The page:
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Generally a decent set of issues. One problem I've had when approaching modding is that simple weapon mods and the like are pretty easy to do, since XML is a nice thing to pick up and learn along the way....but to move on to complex things you have to swap over to transLisp, which has a learning curve that feels like trying to beat yourself to death with your own teeth. More so because our documentation is scattered between the forums and the pretty-much-broken wiki, and there's very little to go from when trying to learn how to use it. This can't really be changed, and translisp is a powerful tool, but it's an inherent difficulty spike when learning to mod that a lot of people (myself included) never get over, causing the far easier XML-based mods to proliferate. Some fresh modding tutorials from some time after 2009 would really help to teach people the basics of setting up an extension, working with XML, and the basics of transLisp. Many times I've looked at a new thing added into the game engine, thought "this could be handy!", but then gone away knowing that there's basically no way I can learn enough to use these things.

I feel the same anguish over community work. I've wanted to do it for ages, but I've either had to vanish when RL caught up with me or it's just never taken off. As modders, we really don't work together that well in general.

I think I agree that we could do with the possibility to do more interesting tweaks with relations and the like. Since 1.1, Transcendence has evolved away from the D&O campaign to be able, in theory, to do so much more. While I'd love to see more space-roguelike stuff as much as anyone, it's probably good to diversify.

I'd also love to hear about what's happening with mod hosting. Xelerus feels old and clunky, and we've been promised mod hosting on the multiverse for quite a while. Eventually, we could really do with a "this is what it'll be like, this is how it'll work" summary. How do mods get registered? Will it be possible to host an unregistered mod via multiverse? What about monetising? Is there a way for people to sign on or apply to join the official extension projects when/if they occur? There's a lot of questions out there, and no central place to answer it. I can understand ETAs not being an option with multiverse and Hexarc still in development, but some basics of how it's going to work would be handy.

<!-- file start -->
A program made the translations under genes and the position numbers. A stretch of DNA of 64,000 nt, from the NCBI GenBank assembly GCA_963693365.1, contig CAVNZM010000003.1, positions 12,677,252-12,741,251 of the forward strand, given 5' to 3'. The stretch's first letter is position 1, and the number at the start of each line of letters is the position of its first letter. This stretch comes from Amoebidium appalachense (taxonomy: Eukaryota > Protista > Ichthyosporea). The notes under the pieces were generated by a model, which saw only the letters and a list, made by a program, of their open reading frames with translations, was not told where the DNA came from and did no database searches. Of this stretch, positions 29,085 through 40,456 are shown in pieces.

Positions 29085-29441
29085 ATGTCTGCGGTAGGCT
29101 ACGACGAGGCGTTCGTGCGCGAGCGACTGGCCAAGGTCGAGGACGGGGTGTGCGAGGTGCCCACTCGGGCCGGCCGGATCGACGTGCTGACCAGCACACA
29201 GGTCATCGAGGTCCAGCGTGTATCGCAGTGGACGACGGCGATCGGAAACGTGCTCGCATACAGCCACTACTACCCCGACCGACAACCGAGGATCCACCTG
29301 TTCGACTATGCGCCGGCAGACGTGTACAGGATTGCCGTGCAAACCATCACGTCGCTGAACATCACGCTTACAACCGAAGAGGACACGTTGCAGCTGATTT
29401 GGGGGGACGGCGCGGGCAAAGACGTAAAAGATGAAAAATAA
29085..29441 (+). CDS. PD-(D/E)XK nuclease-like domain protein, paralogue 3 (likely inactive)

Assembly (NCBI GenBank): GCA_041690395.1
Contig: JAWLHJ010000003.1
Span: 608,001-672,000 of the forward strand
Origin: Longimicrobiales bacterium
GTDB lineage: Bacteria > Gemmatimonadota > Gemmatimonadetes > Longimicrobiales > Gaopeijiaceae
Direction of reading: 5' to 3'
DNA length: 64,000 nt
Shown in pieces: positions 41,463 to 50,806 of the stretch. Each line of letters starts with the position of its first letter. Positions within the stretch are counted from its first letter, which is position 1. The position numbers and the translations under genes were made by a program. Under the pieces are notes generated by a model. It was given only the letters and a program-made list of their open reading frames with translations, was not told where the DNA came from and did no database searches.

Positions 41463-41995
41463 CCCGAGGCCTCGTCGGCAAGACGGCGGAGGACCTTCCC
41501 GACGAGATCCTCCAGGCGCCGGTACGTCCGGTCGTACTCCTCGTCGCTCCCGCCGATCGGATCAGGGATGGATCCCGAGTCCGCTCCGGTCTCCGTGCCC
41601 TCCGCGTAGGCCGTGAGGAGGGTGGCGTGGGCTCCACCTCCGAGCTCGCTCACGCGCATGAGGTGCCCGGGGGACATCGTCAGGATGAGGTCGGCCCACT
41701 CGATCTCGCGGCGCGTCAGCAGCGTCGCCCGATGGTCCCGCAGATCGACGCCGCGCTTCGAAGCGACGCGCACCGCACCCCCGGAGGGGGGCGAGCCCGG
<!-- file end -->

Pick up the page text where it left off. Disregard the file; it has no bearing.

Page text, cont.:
And in terms of IRC, I've mostly stopped going there because it's just empty these days. We can be a bit hostile to people (we've all seen enough arguments, and most of us have been in them on occaision), but generally we're not too bad. IRC does present a barrier to new people though, since most people don't know how to use it or just don't bother learning.
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I looked through the irc records once for one NithrilDark and 366storm due to a conversation on the forums http://forums.kronosaur.com/viewtopic.p ... 1&start=15 and I found that he was most likely either a child, very immature, or mentally disturbed. Of course, I was also very uh... energetic like he was, but my... energy was caused by anti-anxiety medication, but I digress.

My point is, that his situation could have been handled with a little more... finess. He seemed to enjoy getting a reaction from people, as I doubt that he was actually that... chemically imbalanced. I can imagine him two ways, overly excited to be a part of the community and a modder and therefore shooting too high, and as a troll that was simply trying to cause trouble. Either way, many times (at least at first) you remained unclear in your comments, and he (seemingly new to an IRC period) most likely either took it the wrong way or didn't know how to respond. Also, his mother claiming that you were tainting his mind could have been either a desperate attempt of his to quit while he was ahead, or perhaps an overprotective mother that was fearful of what she didn't understand.

In any case you lost a potentially extremely helpful part of the community, or perhaps exterminated an anarchic troll.

I use this case as an example as it was incredibly extreme and I had past experience with some of his posts.
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This is a heart-felt thread and I really appreciate the feedback. If I understand correctly, there are a few separate issues here. Let me try to capture and discuss each:

MORE COMMUNICATIONS BETWEEN ME AND THE COMMUNITY